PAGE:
From the end of the 16th century, a tour inn stood by the main road below Mount Černá Studnice. At the beginning of the 19th century, a large closed yard was built with sheds for
horse-drawn vehicles, and stables for twenty horses. The inn was visited daily by from between fifteen to twenty wagonners.
In those days, almost all owners of houses kept two or more horses for hitching up.
During those years, the steep road went to ruin, and the inn became desolate. In 80´s of the 19th century, after finishing construction of the road from Jablonec nad Nisou to Huť and far away to Zásada and Držkov villages the inn was repaired again. After finishing the road to Maršovice via Jistebsko and Šumburk the location of the inn suddenly became very busy. Gradually, it was becoming a favourite trip restaurant with a veranda and an outdoor seating on a terrace below chestnut trees. Even in 60´s of the 20th century, they used to were dance parties, wedding parties and school-leavers´ parties organized here. However, the inn was was destroyed by fire and not reconstructed again.

In the first half of the 17th century, the village of Dolní Černá Studnice was founded around the old inn. At the start of the 18th century, the descendants of the glass painters Georg Wander and Fischers´ families, and also Christian and Mariana Elz and Jeremiáš Lau with his wife Kristýna, lived here. They were farmers, weavers, glass workers, and later stonemasons, glass reapers and button pressers.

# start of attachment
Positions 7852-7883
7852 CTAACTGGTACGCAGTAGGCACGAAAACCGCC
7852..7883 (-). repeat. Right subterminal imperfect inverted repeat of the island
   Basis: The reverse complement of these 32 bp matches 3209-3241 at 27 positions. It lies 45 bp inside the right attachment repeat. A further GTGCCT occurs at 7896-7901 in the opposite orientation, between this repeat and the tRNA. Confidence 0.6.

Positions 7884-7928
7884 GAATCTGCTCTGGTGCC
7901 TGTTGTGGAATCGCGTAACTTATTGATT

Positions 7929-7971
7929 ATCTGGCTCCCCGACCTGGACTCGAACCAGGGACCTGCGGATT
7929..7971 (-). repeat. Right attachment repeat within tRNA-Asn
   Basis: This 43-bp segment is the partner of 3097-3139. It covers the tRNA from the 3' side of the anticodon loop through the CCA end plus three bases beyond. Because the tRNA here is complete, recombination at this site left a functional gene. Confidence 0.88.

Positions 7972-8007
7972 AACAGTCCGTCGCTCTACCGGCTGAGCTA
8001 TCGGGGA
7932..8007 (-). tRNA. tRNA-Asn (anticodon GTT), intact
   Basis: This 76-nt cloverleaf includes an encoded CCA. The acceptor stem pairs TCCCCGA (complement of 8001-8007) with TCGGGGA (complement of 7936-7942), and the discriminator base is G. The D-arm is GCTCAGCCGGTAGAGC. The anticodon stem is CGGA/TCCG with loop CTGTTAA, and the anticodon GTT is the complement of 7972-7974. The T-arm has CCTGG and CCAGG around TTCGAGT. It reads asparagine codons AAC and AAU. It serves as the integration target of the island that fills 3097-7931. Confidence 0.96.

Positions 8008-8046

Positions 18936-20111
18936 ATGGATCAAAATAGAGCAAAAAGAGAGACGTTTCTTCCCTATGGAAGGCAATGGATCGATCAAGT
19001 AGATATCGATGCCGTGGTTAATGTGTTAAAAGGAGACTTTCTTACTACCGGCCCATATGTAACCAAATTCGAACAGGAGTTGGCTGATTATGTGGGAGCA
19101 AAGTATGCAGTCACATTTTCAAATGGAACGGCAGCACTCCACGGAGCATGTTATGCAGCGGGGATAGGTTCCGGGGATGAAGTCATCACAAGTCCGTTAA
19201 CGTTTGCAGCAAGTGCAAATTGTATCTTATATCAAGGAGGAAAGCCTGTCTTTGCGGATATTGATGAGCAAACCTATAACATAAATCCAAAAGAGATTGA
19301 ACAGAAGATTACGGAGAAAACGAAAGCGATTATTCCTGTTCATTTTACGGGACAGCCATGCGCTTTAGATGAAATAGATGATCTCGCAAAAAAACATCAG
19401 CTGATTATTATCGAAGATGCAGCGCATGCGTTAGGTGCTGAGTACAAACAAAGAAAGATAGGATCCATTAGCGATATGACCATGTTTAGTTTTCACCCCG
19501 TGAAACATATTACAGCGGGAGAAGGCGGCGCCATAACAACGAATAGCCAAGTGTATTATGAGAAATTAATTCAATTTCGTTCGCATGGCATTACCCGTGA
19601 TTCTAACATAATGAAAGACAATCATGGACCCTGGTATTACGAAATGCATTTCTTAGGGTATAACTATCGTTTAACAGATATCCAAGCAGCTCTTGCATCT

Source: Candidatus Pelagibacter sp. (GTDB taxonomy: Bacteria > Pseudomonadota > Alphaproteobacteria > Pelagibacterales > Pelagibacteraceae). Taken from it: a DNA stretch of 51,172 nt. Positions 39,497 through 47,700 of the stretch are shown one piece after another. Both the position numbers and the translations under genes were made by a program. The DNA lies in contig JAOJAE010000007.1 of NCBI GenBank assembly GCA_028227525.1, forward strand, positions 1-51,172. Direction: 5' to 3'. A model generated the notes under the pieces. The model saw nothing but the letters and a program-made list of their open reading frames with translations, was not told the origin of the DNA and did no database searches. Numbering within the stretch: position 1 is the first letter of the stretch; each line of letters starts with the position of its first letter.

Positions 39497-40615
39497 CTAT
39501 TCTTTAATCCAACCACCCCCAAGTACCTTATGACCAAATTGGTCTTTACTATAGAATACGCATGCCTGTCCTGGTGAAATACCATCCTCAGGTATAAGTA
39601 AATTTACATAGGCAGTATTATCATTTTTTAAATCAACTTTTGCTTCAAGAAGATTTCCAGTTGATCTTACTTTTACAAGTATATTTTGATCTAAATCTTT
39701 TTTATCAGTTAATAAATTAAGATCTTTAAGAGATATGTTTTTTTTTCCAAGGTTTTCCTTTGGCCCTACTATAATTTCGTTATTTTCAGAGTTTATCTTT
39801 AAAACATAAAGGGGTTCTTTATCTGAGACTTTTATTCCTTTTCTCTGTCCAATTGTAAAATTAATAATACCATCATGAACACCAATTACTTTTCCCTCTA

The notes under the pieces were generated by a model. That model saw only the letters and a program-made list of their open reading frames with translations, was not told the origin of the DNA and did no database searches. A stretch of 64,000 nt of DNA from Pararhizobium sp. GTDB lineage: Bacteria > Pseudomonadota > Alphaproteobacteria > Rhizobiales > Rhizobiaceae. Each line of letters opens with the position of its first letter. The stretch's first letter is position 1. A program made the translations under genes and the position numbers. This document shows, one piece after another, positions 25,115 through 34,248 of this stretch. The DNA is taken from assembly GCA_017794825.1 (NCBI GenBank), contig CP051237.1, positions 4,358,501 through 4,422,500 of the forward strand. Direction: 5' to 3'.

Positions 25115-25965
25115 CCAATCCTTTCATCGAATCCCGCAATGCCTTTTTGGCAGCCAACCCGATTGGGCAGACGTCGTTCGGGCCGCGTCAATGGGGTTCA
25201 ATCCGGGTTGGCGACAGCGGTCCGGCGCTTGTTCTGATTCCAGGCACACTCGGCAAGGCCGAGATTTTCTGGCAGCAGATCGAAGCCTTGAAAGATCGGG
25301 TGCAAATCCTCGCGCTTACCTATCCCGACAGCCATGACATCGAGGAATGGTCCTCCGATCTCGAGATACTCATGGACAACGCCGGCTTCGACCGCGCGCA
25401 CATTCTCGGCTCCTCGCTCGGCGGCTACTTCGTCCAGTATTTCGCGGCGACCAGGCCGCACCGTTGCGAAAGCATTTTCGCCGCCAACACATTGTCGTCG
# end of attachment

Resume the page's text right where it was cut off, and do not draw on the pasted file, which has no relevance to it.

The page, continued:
In the area located along the old road from Jablonec nad Nisou to Huť, the Žernovník stream rises. From the immemorial, the well built on this stream used to be considered as “curative water“. Even at the start of the '80s of the 19th century, the well was surrounded by massive beeches covered with votive paintings. The place was kept tidy because there was a sacrificial stone, believed by German inhabitants to be an ancient altar of their Germanic ancestors, near the stream.
Log building typical for foothills of the Jizerské mountains
However, the administration of the manor did not have any sympathy for the romanticism of the tiny place of pilgrimage, for protection of the full-grown trees, or even the Germanic mythology. The sacrificial stone was sold to stonemasons, and the massive beeches were cut in the seigniorial sawmill.
At the start of the 21st century, a unique mining area with surviving relics of mining in the Neolithic era was explored, nearby Žernovník´s spring in the forests surrounding Mount Černá Studnice. The age of the unique mining area has been determined as being from 5150 to 4920 BC. In this locality, three mining fields have been gradually explored and distinguished. The raw materials and semi-finished products made of hornfels used to be exported not only to diverse areas of the Czech Republic, but also to other areas of Central Europe. The place is considered the oldest Neolithic mine in Central and Western Europe, and one of the oldest in Europe overall.
(Picture: Flint - on the left the condition, in which the flint was found, a worked flint next to it and an axe on the right)